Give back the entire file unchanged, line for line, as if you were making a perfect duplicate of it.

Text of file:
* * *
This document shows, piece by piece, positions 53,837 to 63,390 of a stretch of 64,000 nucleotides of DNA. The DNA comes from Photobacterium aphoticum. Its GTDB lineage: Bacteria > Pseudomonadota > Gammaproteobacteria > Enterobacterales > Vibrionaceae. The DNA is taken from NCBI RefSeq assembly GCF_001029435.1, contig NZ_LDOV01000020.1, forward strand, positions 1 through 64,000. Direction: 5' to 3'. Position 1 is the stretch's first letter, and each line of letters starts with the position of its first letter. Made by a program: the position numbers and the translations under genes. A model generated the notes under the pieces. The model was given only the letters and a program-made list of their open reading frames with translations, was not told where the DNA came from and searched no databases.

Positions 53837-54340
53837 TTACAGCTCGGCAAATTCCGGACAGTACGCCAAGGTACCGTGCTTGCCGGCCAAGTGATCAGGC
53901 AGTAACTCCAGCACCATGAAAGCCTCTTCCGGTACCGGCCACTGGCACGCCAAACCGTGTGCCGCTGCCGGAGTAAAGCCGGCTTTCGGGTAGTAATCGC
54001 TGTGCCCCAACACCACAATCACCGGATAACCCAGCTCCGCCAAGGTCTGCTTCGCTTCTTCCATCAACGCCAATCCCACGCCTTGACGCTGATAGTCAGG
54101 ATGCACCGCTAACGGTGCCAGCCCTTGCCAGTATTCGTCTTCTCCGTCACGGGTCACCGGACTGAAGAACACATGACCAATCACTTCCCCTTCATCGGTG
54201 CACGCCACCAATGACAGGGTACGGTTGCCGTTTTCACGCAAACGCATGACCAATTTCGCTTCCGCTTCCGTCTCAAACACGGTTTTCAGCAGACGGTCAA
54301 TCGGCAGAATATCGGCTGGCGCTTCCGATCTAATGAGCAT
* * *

This document shows, piece by piece, positions 53,837 to 63,390 of a stretch of 64,000 nucleotides of DNA. The DNA comes from Photobacterium aphoticum. Its GTDB lineage: Bacteria > Pseudomonadota > Gammaproteobacteria > Enterobacterales > Vibrionaceae. The DNA is taken from NCBI RefSeq assembly GCF_001029435.1, contig NZ_LDOV01000020.1, forward strand, positions 1 through 64,000. Direction: 5' to 3'. Position 1 is the stretch's first letter, and each line of letters starts with the position of its first letter. Made by a program: the position numbers and the translations under genes. A model generated the notes under the pieces. The model was given only the letters and a program-made list of their open reading frames with translations, was not told where the DNA came from and searched no databases.

Positions 53837-54340
53837 TTACAGCTCGGCAAATTCCGGACAGTACGCCAAGGTACCGTGCTTGCCGGCCAAGTGATCAGGC
53901 AGTAACTCCAGCACCATGAAAGCCTCTTCCGGTACCGGCCACTGGCACGCCAAACCGTGTGCCGCTGCCGGAGTAAAGCCGGCTTTCGGGTAGTAATCGC
54001 TGTGCCCCAACACCACAATCACCGGATAACCCAGCTCCGCCAAGGTCTGCTTCGCTTCTTCCATCAACGCCAATCCCACGCCTTGACGCTGATAGTCAGG
54101 ATGCACCGCTAACGGTGCCAGCCCTTGCCAGTATTCGTCTTCTCCGTCACGGGTCACCGGACTGAAGAACACATGACCAATCACTTCCCCTTCATCGGTG
54201 CACGCCACCAATGACAGGGTACGGTTGCCGTTTTCACGCAAACGCATGACCAATTTCGCTTCCGCTTCCGTCTCAAACACGGTTTTCAGCAGACGGTCAA
54301 TCGGCAGAATATCGGCTGGCGCTTCCGATCTAATGAGCAT